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The two big Fs in San Diego's money race for mayor, Nathan Fletcher and Kevin Faulconer, appear locked in a tight battle over who can corral the most special interest campaign money from tony Rancho Santa Fe, one of America's richest zip codes.

As reported here last week, Republican Faulconer, a member of the city council, launched his fundraising drive by collecting $1000 from a rich Democrat and Obama convention delegate living in wealthy Rancho Santa Fe, outside the limits of the city.

Michael Gelfand is president of Terra Vista Management, owner of Campland on the Bay, which as reported by the San Diego Community News Group, has some lucrative business to complete at city hall:

Campland on the Bay’s lease with the city is due to expire in 2017 and the property is to be returned to marshland, according to the Mission Bay Park Master Plan. But Campland general manager Marshall Wiseman believes there’s some wiggle room.

“We’re working our tails off to be able to stay where we are,” said Wiseman. “Campland (which opened in 1969) is the perfect use for land in Mission Bay Park. [Whatever the outcome], we will be on Mission Bay somehow.”

Gelfand's cash contribution to Faulconer was dated September 4. Three days later, according to a subsequently filed campaign disclosure statement, Gelfand gave $1000 to Faulconer rival Fletcher.

Faulconer's Rancho Santa Fe inroads have apparently not come at the expense of Fletcher, the former Republican Assemblyman turned independent turned Democrat, as cash from real estate related moneymen has continued to flow his way.

On September 7, according to a disclosure report posted online by the city clerk, Rancho Santa Fe’s John D. Frager, a commercial broker at CB Richard Ellis, maxed out to Fletcher.

The day before, attorney Fletcher Paddison, another Rancho Santa Fe resident, also gave $1000 to the Nathan Fletcher cause.

According to Paddison's profile on his law firm's website:

His diverse experience covers a wide range of business issues including unfair competition, antitrust, trade secret/intellectual property, and class action matters as well as the more traditional areas of business and real estate litigation including a substantial number of troubled debt/distressed asset suits.

On Faulconer's side are Dominic "Bud" Alessio and wife Katherine, who each gave $1000 on September 5.

The legendry Alessio family goes back to the days of convicted banker C. Arnholdt Smith and his Westgate empire, when the late Johnny Alessio, Dominic’s father, ran the Caliente racetrack in Tijuana, among other undertakings of interest to the FBI, the IRS, and various other law enforcers.

Johnny Alessio and brother Angel went to federal prison for income tax evasion, and Dominic ended up doing time for providing gratuities to prison officials, as recounted by the Los Angeles Times in 1988:

While incarcerated in Lompoc, the brothers were treated to many favors, including weekend meetings with women in the prison chapel building and at a Lompoc motel, the government said. Several prison officials were provided with a wide range of gifts, including a San Diego Bay sailing junket on Smith's yacht.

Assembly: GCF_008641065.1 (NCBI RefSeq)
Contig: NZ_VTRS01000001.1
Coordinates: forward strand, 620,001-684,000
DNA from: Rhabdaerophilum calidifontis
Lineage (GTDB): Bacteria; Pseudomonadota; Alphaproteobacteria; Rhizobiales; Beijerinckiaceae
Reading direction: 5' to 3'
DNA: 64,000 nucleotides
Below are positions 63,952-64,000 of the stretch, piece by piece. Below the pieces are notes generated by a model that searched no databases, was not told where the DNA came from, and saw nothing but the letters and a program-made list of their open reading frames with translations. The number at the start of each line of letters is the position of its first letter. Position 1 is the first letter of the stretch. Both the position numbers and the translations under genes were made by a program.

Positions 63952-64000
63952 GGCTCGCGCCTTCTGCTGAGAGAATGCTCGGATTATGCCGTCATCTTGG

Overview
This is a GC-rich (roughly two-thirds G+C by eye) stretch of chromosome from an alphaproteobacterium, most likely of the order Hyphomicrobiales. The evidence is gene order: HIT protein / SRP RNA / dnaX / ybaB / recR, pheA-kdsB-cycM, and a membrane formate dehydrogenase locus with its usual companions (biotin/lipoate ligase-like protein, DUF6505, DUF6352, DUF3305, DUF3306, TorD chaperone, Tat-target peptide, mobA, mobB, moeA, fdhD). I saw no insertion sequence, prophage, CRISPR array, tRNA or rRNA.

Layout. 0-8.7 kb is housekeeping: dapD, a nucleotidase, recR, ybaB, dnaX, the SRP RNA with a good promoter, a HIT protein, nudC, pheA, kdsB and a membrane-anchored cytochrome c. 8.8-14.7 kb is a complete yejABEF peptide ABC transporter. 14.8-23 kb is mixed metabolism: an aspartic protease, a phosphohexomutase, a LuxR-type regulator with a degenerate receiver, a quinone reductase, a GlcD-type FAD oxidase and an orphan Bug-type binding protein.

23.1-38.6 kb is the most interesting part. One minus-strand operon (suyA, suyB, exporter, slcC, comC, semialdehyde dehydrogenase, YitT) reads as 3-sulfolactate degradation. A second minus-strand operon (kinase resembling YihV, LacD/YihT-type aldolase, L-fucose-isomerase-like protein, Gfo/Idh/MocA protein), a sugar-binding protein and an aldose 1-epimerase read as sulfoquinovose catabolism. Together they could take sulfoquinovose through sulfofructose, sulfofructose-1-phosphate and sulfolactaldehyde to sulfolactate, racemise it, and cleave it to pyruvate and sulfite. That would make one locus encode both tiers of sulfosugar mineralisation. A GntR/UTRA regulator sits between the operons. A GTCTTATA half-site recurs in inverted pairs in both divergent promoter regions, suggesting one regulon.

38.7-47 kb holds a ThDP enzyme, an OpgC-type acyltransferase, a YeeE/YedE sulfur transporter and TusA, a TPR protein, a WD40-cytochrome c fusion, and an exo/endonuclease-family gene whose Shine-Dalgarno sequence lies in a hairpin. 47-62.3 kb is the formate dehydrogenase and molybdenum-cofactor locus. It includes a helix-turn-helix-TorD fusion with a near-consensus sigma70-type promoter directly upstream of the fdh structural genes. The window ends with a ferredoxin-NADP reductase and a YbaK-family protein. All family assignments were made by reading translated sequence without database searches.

When Bud Alessio was arrested, he confidently told reporters that the charges were "total harassment." Then he tossed a lighted cigarette at a television cameraman, glared and walked into the lobby of FBI headquarters.

During the 1973 trial in Los Angeles, a petite, dark-haired singer-actress named Maria della Malva testified that she met John Alessio on four occasions in motels while he was serving the term for income tax evasion. Although most of the visits lasted five hours, one went as long as 12 hours.

Bud Alessio testified that he provided complimentary lodging at the Kona Kai Club for the prison administrator and his family and that he also arranged for two free dinners, a boat trip and for perfume and baskets of fruit to be placed in the administrator's rooms.

The Alessio family has long been linked to C. Terry Brown, the powerful Mission Valley hotel magnate who took on then-mayor Bob Filner earlier this year in a legal battle over control of a big stash of the city's tourism promotion cash.

The website Stallionsearch.com has written about Dominic's horse racing partnership with Brown and the late John Davies - San Diego's preeminent GOP political fixer for years - called Alessio, Brown and Davies:

Partners Dominic “Bud” Alessio and John Davies have been partners for more than a decade, and C. Terry Brown joined them about five years ago.

Davies died in May from pancreatic cancer, but his partners kept his name as a way to honor him.

At the end of Ronald Reagan's presidency in 1988, Dominic was the subject of a pardon seeking letter-writing campaign on his behalf by many of San Diego's wealthiest Republican power brokers and elected officials.

Reported the Los Angeles Times on October 6, 1988:

Some of the federal investigators who worked the tax evasion and prison bribery cases contend that the letter-writing campaign for a White House pardon is another example of the Alessio family spreading its influence.

[Lenard] Wolf, the lead FBI agent on the bribery case, said: "That's the way he (Bud Alessio) operates. You know, scratch my back, I'll scratch your back. Butter up people who can do favors for you when you need them."

The letter writers included Terry Brown, as well as, noted the Times, "San Diego County Sheriff John Duffy; then-San Diego police Chief Bill Kolender; Gerald J. Lewis, then a state Court of Appeal justice; Thomas B. Day, president of San Diego State University, and Leo T. Maher, bishop of the San Diego Catholic Diocese."

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